Mobile Nuclear Reactors Could Provide Power and Jet Fuel for Military, DARPA Says

090715-N-6106R-347 ATLANTIC OCEAN (July 15, 2009) An F/A-18 Hornet from Strike Fighter Squadron (VFA) 34 launches from the No. 1 catapult aboard the aircraft carrier USS Carl Vinson (CVN 70) as an F/A-18E Super Hornet from Strike Fighter Squadron (VFA) 136 prepares to launch from the No. 2 catapult. Carl Vinson is underway in the Atlantic Ocean conducting flight deck certification after completing its scheduled refueling complex overhaul at Northrop Grumman Shipbuilding. The overhaul was an extensive yard period that all Nimitz-class aircraft carriers go through near the mid-point of their 50-year life cycle. Carl VinsonÕs nuclear fuel was replenished and the shipÕs services and infrastructure upgraded to make her the most state-of-the-art aircraft carrier in the fleet. (U.S. Navy photo by Mass Communication Specialist 2nd Class Stephen Rowe/Released) MC2 STEPHEN ROWE

Making U.S. Navy carrier groups and Army bases more self-sufficient and energy-efficient could mean turning to mobile nuclear reactors. The Pentagon’s DARPA scientists have put forth the modest proposal of deploying miniature reactors to convert hydrogen and carbon into military jet fuel, as well as providing power, The Register reports.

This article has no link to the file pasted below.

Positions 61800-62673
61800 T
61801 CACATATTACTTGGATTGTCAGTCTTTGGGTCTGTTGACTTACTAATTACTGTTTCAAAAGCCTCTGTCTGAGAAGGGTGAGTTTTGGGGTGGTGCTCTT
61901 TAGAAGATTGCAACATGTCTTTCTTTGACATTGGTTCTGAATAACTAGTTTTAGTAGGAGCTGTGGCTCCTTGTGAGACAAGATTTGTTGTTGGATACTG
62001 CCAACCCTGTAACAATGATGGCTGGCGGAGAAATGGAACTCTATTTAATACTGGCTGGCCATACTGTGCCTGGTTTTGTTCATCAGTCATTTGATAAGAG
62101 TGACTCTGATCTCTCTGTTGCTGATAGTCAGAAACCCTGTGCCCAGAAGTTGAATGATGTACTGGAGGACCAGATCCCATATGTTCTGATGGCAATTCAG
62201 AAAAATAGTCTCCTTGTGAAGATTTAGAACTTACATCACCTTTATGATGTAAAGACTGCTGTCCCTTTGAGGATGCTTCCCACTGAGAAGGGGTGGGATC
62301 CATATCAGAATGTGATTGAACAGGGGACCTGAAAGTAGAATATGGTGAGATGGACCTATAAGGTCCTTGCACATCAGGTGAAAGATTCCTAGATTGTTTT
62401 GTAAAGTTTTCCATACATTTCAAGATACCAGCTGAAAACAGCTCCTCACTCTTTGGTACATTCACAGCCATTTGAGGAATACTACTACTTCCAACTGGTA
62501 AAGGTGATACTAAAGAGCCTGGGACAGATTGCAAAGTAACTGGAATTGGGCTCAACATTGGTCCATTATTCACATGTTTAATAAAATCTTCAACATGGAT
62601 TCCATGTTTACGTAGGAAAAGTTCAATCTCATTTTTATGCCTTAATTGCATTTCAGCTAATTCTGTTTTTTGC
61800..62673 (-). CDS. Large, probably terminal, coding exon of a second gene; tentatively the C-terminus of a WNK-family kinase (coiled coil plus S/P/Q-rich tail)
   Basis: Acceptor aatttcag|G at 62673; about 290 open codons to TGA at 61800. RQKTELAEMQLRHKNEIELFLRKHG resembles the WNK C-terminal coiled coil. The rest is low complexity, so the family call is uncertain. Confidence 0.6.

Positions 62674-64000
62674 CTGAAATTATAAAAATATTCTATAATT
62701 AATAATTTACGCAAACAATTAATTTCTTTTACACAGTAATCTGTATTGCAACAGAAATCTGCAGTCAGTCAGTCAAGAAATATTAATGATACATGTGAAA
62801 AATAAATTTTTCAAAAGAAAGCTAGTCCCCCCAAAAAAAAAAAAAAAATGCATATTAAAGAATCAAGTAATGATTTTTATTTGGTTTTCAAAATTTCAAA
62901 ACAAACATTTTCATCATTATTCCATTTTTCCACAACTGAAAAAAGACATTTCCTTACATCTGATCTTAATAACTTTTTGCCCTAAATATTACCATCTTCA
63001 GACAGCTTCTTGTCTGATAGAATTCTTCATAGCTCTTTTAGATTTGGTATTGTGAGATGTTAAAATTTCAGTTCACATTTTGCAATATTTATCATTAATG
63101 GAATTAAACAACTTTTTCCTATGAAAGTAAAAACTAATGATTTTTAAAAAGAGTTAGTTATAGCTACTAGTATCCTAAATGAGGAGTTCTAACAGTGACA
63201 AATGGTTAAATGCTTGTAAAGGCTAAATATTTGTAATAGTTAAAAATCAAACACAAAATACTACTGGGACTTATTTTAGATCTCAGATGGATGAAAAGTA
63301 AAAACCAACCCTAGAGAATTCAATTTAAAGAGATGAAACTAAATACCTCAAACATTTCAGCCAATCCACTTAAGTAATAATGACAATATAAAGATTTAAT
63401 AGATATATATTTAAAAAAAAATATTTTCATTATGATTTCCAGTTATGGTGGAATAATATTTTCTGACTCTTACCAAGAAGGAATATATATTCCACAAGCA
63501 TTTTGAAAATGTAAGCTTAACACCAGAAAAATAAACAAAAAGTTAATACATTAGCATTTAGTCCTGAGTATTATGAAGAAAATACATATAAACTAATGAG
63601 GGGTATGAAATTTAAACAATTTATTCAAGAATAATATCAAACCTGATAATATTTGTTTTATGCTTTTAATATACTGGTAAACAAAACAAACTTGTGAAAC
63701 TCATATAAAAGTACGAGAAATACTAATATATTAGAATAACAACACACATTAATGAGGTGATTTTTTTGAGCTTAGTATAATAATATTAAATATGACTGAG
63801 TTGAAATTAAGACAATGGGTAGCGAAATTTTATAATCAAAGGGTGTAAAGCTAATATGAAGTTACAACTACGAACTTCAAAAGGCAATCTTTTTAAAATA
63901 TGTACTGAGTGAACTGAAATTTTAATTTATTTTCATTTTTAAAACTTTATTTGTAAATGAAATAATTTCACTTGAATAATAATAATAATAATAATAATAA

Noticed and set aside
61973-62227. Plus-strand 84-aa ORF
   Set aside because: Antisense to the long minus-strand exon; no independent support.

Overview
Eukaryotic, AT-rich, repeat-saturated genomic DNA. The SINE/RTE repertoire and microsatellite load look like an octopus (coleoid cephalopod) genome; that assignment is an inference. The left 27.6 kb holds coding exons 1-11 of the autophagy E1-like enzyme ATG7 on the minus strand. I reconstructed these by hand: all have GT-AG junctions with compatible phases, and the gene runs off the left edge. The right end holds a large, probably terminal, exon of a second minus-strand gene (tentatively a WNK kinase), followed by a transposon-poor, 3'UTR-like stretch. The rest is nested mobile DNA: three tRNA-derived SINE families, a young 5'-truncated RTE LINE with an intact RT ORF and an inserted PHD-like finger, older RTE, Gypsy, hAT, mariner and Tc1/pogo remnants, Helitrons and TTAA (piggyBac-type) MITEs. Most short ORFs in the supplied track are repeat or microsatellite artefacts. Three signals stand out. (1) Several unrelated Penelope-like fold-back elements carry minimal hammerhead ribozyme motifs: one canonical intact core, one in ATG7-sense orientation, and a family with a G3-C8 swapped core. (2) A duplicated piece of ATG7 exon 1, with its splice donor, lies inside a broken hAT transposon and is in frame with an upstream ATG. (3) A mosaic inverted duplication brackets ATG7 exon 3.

That plan could fit well with the U.S. Navy’s “Green Strike Group” concept for biofuel and nuclear-powered vessels. The Register points out that nuclear-powered aircraft carriers could make use of seawater to make JP-8 jet fuel from carbon dioxide and hydrogen, courtesy of work by the U.S. Naval Research Laboratory.

This gets trickier for U.S. military land bases that lack easy access to carbon feedstocks or massive quantities of water, but DARPA does hint at making use of the sewage lakes that have accumulated next to some bases in Afghanistan. Still, trucking in huge amounts of water could prove unwieldy.

The U.S. military has already begun deploying green technologies that aim for self-sufficiency for reasons beyond environmental concerns — running fuel convoys puts U.S. warfighters in harm’s way of insurgent ambushes and roadside bombs.

DARPA ultimately hopes for portable nuclear reactors that can provide 5 to 10 megawatts of electricity and produce 15,000 gallons of JP-8 or road fuel every day — about enough fuel to top off a Chinook helicopter a dozen times, according to The Register.

Perhaps the biggest technical challenge is creating such small nuclear reactors in the first place. But at least Microsoft founder Bill Gates and others have already begun backing plans for shrinking nuclear power to portable sizes.

[via The Register]